Slow Coronavirus Vaccine Rollout Leaves Many Essential Workers in the Lurch

Just one month after Wisconsin began dishing out the COVID-19 vaccine, only 5% of residents have received doses.

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Two days before my mom’s 64th birthday she received her first dosage of the Coronavirus disease (COVID-19) vaccination. A week after that, one of my friends from college told me she tested positive. A month before, my best friend’s dad passed away from complications of the virus – he was only 51.

All these people I mentioned above are essential workers. One works doing COVID-19 intake at a hospital, another works in a restaurant and one was an employee at a prison. They were all people we applauded for every night at 8 p.m. because they helped give us a sense of “normalcy” while we stayed home. But still, only one of those people received a COVID-19 vaccination in the month since they began rolling out. One didn't even get a chance. 

According to Wisconsin Public Radio, only 5% of the state of Wisconsin has received at least one dose of the two-shot vaccine. Meanwhile, starting Jan. 25, phase 1B begins, allowing Wisconsinites 65 and older to get vaccinated. At the time of this publication, there is still no word on when restaurant/grocery workers, truckers, warehouse workers and teachers will be eligible for the vaccine.

The state’s supply is simply too low to handle all the people that need to receive the vaccine. Wisconsin Public Radio reports that it could take upwards of two months just to vaccinate the 700,000 residents in the 65 and older age group.

In a webinar hosted by the International Foodservice Distributors Association (IFDA) and the CDC, Janell Routh, medical officer on the COVID-19 vaccine task force, explained that there are a large number of frontline workers in the foodservice and agriculture industries across the country and that local officials may need guidance on how to sub-prioritize the vaccine. This means, certain people could get the vaccine before others even if they have the same job based on if their location has higher transmissions or underlying conditions.

If I can be completely honest with you, reader, I’m tired. I’m tired and I’m sad. All media publications, including Food Logistics, have been covering COVID-19 since before it was classified as a global pandemic. None of us could’ve predicted that one year later we would be where we are today. My friends keep on getting sick because they have to work, I worry about my elderly parents, my fiance’s school went back to a full in-person model and I can’t shake the feeling of holding my friend as she grieved the loss of her father. It’s almost like worrying about contacting COVID-19 has become a second full-time job. I wished so hard for a vaccine, but the slow rollout has had me feeling more afraid than before.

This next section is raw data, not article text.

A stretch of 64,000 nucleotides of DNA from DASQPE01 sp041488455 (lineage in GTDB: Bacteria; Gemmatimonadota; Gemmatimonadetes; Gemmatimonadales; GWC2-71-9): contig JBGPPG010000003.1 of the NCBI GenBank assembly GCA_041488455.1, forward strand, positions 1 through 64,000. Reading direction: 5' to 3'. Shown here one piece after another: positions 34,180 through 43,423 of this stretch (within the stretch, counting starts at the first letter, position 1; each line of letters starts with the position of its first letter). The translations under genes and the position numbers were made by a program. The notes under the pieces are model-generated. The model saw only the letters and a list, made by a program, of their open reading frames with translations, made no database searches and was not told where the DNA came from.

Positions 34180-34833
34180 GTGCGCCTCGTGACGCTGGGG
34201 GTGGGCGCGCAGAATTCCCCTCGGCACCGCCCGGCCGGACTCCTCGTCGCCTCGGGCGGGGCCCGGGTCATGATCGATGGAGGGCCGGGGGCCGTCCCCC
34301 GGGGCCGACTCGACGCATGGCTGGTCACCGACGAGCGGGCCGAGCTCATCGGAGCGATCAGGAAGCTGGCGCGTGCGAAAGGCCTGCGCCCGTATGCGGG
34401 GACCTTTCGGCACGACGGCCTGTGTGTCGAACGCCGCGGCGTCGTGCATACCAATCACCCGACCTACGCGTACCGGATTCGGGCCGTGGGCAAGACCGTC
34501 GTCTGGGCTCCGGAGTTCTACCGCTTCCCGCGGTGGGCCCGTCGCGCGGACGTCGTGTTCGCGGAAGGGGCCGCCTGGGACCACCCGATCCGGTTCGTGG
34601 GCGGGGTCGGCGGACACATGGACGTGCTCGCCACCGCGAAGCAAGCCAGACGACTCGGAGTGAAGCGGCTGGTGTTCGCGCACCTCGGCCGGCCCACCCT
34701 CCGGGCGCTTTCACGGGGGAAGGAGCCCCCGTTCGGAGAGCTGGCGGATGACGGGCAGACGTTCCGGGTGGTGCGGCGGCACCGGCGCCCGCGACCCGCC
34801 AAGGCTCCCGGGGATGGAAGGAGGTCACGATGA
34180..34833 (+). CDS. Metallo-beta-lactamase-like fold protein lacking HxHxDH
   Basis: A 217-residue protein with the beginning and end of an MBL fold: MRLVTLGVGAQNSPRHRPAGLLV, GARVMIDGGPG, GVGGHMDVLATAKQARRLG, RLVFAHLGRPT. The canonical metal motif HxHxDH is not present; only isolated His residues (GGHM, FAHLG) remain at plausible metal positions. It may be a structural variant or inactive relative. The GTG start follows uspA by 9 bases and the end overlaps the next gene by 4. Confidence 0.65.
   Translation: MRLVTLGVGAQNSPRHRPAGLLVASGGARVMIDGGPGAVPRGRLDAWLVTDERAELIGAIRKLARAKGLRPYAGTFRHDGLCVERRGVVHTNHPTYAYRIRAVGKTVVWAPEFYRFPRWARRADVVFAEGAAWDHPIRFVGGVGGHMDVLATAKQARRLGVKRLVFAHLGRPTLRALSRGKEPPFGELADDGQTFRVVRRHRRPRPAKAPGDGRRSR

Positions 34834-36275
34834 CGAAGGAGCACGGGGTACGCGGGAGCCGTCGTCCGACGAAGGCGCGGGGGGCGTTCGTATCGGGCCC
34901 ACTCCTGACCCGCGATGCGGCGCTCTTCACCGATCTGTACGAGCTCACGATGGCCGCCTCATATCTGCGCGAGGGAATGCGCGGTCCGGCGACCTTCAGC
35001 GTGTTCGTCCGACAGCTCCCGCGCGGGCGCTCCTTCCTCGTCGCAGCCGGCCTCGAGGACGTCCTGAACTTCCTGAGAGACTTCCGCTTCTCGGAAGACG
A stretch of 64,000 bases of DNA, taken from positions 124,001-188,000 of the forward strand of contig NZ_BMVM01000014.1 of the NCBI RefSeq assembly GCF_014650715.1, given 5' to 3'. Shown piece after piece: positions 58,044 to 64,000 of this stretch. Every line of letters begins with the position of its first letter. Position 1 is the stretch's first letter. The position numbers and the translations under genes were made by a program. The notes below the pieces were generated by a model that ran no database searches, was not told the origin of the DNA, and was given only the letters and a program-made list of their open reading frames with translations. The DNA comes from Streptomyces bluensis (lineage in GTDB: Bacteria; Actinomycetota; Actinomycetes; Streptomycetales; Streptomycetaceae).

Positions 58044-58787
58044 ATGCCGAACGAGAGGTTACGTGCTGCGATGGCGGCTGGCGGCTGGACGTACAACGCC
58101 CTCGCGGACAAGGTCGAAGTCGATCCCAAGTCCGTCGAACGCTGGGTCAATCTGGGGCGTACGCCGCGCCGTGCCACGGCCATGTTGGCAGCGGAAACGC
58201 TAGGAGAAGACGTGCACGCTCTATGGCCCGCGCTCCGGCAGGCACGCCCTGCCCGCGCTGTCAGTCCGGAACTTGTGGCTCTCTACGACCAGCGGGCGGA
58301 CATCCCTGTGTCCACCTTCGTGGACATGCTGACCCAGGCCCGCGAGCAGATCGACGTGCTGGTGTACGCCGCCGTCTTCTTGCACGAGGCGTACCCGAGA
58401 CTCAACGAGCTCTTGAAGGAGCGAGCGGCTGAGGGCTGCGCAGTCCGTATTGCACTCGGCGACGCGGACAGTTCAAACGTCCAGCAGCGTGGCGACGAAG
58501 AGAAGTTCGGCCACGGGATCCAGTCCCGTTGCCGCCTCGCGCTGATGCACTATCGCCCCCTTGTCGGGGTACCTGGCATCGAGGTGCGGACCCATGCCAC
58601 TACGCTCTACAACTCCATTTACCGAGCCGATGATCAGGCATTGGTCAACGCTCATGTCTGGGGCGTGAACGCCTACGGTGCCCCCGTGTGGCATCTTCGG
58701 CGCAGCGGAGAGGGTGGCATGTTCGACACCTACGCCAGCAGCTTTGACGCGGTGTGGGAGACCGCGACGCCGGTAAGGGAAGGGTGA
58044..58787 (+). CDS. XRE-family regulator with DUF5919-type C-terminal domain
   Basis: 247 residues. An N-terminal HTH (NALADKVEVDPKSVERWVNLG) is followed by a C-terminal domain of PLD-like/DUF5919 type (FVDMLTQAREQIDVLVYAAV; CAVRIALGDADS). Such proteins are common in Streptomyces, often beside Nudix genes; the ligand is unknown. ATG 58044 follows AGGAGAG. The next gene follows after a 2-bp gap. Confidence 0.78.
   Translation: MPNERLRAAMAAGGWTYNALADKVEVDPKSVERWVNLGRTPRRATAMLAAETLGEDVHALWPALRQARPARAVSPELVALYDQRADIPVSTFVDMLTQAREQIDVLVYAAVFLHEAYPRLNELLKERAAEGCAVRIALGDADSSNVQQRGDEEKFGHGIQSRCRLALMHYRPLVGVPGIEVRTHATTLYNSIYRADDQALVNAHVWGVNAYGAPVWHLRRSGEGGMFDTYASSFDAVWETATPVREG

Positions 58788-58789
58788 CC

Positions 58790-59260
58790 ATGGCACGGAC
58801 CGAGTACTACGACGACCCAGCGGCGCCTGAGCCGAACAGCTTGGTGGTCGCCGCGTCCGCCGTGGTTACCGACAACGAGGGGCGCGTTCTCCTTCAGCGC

In a study by Nielsen, 64% of respondents said they won’t take an approved COVID-19 vaccine when offered.

“The conversation surrounding the vaccine has been dominated by logistics: drug administration approvals, the speed of production rates, countries vying to secure enough doses to vaccinate their populations, and most recently concerns around scaling and speeding up the rollout in countries around the world,” said Scott McKenzie, Global Intelligence Leader, NielsenIQ in a press release. “Confidence levels around the vaccines and the desire to take the vaccines certainly may change as countries begin more concerted rollouts and deliver education campaigns around the vaccines. But clear signals indicate that the arrival of vaccines won’t automatically flip a switch to put the world back on its pre-COVID path.”

The same survey found that health concerns regarding the vaccine still remain prominent. Over 50% of respondents say that they lack the confidence to dine out, while 70% said they wouldn’t feel confident traveling overseas. In addition, financial burdens are still burdening consumers, with 52% of respondents saying they won’t be confident in their personal financials by the time they get vaccinated.

Along with the general lack of confidence, there is still a lack of culturally appropriate vaccination information in multiple languages. In addition, CDC officials say that missed days may occur due to post-vaccination side effects, which could impact the supply chain.

The world has been keeping such a close eye on COVID-19, that it helped fast track research into the virus, but there is still so much we don’t know.

What we do know is this:

  • The COVID-19 vaccine has been rigorously tested before being approved by the United States.
  • The vaccine will not give you the virus.
  • You can still get vaccinated even if you previously had COVID-19.
  • The vaccine will not cause you to test positive on viral tests.

I have spent my entire 25th year inside, and though it feels like I’m missing out on my mid-twenties, it’s a decision that could save a frontline worker from contacting the virus. I still don’t know when my mom will get her second dose or if my friend can walk up her stairs without feeling winded, but the vaccines will continue to come. I just don’t know when.